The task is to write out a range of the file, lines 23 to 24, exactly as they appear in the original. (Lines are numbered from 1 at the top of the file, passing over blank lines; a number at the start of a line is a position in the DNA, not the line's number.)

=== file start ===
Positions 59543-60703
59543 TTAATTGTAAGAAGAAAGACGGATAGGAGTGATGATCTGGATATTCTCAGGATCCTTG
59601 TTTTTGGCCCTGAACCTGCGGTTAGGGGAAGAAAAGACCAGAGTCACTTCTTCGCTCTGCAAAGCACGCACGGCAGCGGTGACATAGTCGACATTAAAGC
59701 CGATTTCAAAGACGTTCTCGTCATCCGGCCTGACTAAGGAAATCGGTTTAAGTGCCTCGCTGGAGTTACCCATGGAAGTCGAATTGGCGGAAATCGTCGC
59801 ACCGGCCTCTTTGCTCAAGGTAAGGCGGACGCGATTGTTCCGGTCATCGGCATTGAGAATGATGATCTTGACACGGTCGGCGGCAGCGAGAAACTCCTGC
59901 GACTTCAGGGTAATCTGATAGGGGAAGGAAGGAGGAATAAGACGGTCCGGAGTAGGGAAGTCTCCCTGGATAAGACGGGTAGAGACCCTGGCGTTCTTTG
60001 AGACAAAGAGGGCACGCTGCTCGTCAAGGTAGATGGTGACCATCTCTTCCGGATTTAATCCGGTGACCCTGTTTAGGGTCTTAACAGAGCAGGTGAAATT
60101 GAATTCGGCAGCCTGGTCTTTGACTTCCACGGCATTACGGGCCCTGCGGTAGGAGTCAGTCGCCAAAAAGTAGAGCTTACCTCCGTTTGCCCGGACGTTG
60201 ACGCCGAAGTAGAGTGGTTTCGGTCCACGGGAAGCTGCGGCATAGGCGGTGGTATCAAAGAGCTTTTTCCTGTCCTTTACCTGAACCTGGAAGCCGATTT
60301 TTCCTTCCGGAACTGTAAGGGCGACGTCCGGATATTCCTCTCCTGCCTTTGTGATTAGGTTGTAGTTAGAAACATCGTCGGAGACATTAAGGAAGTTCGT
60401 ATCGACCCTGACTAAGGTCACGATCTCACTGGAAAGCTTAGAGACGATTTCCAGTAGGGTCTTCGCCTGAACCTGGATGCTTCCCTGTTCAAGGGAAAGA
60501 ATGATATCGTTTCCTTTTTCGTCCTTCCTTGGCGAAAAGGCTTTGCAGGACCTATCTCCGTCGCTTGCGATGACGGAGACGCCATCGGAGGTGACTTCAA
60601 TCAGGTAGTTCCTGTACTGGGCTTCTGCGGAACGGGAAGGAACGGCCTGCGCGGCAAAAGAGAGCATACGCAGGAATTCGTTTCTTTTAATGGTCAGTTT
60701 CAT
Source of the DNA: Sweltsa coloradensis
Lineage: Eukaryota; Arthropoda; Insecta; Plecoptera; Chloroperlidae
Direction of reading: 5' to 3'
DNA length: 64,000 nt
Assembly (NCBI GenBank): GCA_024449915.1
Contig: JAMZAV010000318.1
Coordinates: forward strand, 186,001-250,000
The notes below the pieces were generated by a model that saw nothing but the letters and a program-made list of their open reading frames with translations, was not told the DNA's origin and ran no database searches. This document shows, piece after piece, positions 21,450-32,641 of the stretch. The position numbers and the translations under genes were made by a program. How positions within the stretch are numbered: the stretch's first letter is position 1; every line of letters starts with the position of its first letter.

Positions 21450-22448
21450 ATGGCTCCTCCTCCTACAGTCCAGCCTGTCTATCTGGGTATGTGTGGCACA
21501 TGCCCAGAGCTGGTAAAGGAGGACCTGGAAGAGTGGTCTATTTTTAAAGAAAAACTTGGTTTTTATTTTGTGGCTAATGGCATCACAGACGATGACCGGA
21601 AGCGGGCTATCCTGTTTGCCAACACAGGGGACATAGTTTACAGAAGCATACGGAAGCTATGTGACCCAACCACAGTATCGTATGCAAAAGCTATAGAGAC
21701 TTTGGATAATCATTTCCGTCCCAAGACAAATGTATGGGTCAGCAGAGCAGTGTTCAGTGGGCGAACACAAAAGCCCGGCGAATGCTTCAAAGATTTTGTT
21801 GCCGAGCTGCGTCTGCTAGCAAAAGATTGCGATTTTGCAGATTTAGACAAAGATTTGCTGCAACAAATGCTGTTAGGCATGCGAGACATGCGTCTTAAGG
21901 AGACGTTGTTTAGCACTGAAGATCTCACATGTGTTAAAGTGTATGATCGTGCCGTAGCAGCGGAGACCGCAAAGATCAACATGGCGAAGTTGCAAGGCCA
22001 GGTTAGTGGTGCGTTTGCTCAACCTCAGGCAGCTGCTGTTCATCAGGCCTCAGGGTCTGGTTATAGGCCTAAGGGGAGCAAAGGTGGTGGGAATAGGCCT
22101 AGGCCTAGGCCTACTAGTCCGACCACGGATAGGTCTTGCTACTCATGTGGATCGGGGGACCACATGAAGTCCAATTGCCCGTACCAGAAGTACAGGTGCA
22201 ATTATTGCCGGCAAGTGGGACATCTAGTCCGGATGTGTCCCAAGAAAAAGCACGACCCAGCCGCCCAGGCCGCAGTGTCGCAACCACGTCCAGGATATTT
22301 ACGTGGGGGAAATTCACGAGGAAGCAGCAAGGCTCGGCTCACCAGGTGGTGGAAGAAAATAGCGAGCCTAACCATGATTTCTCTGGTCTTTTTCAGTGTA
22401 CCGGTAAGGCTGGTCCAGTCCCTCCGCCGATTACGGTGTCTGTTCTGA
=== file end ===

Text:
Positions 21450-22448
21450 ATGGCTCCTCCTCCTACAGTCCAGCCTGTCTATCTGGGTATGTGTGGCACA